Register now to get rid of these ads!

Projects New engine has oil in the exhaust

Discussion in 'The Hokey Ass Message Board' started by Devmar07, Feb 28, 2018.

  1. Devmar07
    Joined: Sep 2, 2017
    Posts: 117

    Devmar07

    Great advise thanks for all the help from everyone I will update when I get it back together.
     
  2. Thicker head gaskets are for decked blocks. Not lowering compression ratio.
    The thicker gasket will lower the compression ratio, at the cost of an increased quench distance. That increased quench distance will be more problematical and lead to more detonation than the increased compression. You can go round and round with that if you choose but vizard, duntov, yunick, and Jenkins have said that not me. I've just seen it happen.
     
  3. ^^^^^ Left out rocker ratio issue's as well.
     
  4. Devmar07
    Joined: Sep 2, 2017
    Posts: 117

    Devmar07

    Not sure of the ratio
     
  5. There is designed ratio in a rocker arm it's self as in 1.5 as shown here. But when one moves the fulcrum point up or down from it's designed height location this will affect the ratio in terms of how each end of the rocker arm distributes the lift to the valve.
    [​IMG]
    A perfect sweep
    [​IMG]
     
    Last edited: Mar 25, 2018
    31Vicky with a hemi likes this.
  6. Devmar07
    Joined: Sep 2, 2017
    Posts: 117

    Devmar07

    I checked the block for warpage and it appears perfect. I also turned the engine over a few times by hand and with each stroke more oil drops would be left on the cylinder wall which gathered on the pistons. I would say about the same footprint a pencil eraser.
     
    31Vicky with a hemi likes this.
  7. Pic the worst cylinder and pop the piston out of there and look at the rings.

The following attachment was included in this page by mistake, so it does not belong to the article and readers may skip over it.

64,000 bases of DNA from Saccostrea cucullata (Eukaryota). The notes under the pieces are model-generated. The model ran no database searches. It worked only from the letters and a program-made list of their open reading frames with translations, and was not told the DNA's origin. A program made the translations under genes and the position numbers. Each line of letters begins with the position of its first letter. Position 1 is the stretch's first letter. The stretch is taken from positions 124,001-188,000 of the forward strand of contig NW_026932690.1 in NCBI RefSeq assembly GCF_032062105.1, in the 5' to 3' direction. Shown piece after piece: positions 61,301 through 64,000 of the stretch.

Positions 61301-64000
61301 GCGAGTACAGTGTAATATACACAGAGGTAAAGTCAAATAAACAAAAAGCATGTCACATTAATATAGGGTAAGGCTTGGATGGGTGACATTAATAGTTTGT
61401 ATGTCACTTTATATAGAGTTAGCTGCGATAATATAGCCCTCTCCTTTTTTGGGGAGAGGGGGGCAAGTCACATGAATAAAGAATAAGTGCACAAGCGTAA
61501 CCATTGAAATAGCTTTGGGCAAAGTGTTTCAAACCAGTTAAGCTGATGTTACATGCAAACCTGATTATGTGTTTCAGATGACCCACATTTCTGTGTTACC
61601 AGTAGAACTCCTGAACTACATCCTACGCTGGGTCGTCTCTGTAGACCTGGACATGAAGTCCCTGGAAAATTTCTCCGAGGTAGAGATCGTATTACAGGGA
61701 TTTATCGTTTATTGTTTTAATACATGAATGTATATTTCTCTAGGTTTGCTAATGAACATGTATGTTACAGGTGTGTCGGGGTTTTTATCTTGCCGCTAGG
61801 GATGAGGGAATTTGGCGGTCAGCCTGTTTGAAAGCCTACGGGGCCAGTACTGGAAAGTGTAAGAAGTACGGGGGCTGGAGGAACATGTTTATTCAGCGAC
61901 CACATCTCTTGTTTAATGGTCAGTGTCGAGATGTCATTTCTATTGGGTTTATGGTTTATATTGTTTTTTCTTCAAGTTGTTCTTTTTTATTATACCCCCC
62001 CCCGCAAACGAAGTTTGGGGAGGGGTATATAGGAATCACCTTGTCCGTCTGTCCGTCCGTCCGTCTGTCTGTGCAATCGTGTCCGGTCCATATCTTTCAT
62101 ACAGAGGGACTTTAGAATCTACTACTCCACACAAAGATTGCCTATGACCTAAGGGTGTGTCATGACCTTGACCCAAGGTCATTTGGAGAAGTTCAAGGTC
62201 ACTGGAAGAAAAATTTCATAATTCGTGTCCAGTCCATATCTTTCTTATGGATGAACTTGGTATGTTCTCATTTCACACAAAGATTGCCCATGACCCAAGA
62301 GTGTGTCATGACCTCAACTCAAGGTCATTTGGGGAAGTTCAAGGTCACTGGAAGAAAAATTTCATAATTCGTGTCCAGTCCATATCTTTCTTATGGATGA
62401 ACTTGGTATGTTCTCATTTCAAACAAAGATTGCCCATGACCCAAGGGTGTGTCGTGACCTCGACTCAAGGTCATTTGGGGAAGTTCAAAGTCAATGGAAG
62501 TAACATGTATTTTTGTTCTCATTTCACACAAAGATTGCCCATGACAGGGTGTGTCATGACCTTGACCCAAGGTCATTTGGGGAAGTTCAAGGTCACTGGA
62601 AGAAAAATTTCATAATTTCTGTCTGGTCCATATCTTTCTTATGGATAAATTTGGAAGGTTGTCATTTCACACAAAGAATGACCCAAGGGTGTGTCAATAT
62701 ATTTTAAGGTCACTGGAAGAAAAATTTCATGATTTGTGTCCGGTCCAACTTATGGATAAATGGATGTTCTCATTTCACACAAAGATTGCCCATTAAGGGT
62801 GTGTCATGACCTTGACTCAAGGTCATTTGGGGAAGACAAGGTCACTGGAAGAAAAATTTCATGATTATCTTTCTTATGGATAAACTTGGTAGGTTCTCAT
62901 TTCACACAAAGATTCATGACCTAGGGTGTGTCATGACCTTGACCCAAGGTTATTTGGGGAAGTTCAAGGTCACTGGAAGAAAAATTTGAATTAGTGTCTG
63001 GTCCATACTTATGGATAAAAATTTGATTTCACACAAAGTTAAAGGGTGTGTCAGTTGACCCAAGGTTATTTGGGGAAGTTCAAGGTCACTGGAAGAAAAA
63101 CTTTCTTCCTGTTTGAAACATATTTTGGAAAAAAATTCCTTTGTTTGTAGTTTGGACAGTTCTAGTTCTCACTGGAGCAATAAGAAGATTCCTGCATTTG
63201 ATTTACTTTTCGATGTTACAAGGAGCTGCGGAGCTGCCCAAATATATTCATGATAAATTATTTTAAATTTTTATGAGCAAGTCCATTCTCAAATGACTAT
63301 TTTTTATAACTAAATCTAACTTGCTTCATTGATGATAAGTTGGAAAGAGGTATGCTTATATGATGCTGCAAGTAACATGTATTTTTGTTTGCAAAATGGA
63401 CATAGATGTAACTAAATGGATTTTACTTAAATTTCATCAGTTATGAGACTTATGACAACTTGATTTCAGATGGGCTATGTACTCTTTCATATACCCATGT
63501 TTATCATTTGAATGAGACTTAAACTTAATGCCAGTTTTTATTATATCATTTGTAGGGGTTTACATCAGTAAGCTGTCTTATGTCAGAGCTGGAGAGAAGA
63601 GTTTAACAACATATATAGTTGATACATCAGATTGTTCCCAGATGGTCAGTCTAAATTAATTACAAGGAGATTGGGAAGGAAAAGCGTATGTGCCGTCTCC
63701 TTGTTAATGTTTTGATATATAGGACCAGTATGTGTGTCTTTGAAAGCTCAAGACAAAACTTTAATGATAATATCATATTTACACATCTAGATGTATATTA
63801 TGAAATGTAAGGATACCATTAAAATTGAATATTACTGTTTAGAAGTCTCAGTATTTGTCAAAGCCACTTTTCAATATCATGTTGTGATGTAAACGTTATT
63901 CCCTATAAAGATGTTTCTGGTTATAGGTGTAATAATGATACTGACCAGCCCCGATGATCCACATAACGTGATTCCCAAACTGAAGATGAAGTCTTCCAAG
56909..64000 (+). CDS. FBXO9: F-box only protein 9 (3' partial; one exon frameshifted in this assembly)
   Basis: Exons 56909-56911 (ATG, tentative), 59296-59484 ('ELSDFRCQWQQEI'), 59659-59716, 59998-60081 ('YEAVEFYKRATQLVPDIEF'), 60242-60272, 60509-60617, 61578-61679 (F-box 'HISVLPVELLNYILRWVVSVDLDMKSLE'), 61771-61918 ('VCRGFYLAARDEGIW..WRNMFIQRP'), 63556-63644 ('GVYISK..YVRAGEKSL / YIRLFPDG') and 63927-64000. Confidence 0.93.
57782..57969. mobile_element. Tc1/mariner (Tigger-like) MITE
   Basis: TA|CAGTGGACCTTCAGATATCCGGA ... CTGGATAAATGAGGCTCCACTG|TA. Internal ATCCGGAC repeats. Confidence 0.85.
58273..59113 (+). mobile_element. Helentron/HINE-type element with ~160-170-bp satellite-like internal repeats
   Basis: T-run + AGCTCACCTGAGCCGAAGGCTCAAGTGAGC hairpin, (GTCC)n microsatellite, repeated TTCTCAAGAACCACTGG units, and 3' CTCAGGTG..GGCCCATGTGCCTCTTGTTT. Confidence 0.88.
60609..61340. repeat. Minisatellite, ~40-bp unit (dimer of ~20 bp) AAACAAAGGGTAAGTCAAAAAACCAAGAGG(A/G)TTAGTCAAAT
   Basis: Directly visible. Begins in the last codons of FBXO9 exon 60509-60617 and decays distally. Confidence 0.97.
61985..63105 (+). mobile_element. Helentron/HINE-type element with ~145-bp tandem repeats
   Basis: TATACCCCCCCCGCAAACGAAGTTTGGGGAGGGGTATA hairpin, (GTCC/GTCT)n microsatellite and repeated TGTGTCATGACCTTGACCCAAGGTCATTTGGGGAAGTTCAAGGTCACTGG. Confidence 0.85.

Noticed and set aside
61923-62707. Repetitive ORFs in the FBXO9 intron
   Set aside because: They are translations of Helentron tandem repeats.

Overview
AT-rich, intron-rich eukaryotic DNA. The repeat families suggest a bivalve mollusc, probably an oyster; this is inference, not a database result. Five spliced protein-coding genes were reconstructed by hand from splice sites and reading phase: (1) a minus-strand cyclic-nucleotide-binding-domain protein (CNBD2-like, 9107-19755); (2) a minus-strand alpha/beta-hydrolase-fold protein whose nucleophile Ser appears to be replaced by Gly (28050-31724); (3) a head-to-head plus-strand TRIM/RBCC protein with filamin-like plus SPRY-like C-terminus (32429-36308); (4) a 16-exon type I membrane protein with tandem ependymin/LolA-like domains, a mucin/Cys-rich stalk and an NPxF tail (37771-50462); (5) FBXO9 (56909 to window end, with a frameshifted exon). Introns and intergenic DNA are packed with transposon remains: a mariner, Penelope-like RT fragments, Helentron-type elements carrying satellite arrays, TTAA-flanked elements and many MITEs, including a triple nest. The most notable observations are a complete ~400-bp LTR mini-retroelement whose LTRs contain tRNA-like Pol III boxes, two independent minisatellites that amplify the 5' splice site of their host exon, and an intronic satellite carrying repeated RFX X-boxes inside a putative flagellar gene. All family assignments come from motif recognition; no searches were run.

You need to drop the pan, mark the cap, remove the nuts and cap, push the piston up.

    If nothing is wrong,,,
    To put it back in, you'll need a ring compressor, couple pieces of rubber hose, torque wrench, maybe a oil pan gasket.

    Post plenty of pictures.
    If there's something wrong with the rings you'll be doing the rest of them.
     
    Johnny Gee likes this.
  8. Rocker geometry was the other thread lol
     
    Johnny Gee likes this.
  9. Read every word on here 2 times.
    Then Go read your post 216 then come back here and read this again.

    image.png
     
  10. greybeard360
    Joined: Feb 28, 2008
    Posts: 1,541

    greybeard360
    Member

    Not true with all engines. Wouldn't cause that on a hemi. Ford used to double stack head gaskets on engines heading to certain export markets to lower compression because of lower octane fuels.

    Sent from my Moto G Play using The H.A.M.B. mobile app
     
    Engine man likes this.
  11. Not hemi or ford in this thread.
    True fro SBC, Pontiac and a few others.

    Btw, how did the double head gaskets work out? And when did they do that?
    When did they start with the dished Pistons ?
     
  12. greybeard360
    Joined: Feb 28, 2008
    Posts: 1,541

    greybeard360
    Member

    I would have to dig out an old parts book but I know the 430-462 and I think some FE's. Early to mid 60's. Stacked steel gaskets couldn't have dropped it all that much, but must have been enough.

    Sent from my Moto G Play using The H.A.M.B. mobile app
     
  13. I did jump to the next level didn't I. I'll back up a notch. Thicker head gasket of the amount OP is suggesting will require a longer push rod for rocker arms because the head/heads will most likely be raised further than what the head has been surfaced. But that's still ahead of the issue at hand. Can't build a two story house from the top floor down.
     
  14. Devmar07
    Joined: Sep 2, 2017
    Posts: 117

    Devmar07

    I 100% agree that pulling the engine is the right thing to do, I really want to and probably will eventually when I have the truck closer to finishing the state of my project is a bit overwhelming when I add pulling the engine to the equation. I'm going to drain the oil and try a heavier weight and if the rings don't seat after some miles I will pull it all apart and start over with a new block. Will most of the parts transfer.